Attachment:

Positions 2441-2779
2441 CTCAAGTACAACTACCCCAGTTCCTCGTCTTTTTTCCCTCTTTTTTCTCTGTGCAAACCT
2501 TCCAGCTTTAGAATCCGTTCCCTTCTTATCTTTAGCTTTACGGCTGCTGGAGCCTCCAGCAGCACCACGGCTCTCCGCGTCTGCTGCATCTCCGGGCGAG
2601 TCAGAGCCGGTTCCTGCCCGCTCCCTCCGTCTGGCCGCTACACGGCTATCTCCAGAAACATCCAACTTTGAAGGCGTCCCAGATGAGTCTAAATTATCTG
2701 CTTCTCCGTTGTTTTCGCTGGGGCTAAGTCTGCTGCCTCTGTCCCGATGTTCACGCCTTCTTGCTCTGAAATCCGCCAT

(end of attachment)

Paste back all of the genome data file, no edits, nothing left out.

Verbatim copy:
Positions 2441-2779
2441 CTCAAGTACAACTACCCCAGTTCCTCGTCTTTTTTCCCTCTTTTTTCTCTGTGCAAACCT
2501 TCCAGCTTTAGAATCCGTTCCCTTCTTATCTTTAGCTTTACGGCTGCTGGAGCCTCCAGCAGCACCACGGCTCTCCGCGTCTGCTGCATCTCCGGGCGAG
2601 TCAGAGCCGGTTCCTGCCCGCTCCCTCCGTCTGGCCGCTACACGGCTATCTCCAGAAACATCCAACTTTGAAGGCGTCCCAGATGAGTCTAAATTATCTG
2701 CTTCTCCGTTGTTTTCGCTGGGGCTAAGTCTGCTGCCTCTGTCCCGATGTTCACGCCTTCTTGCTCTGAAATCCGCCAT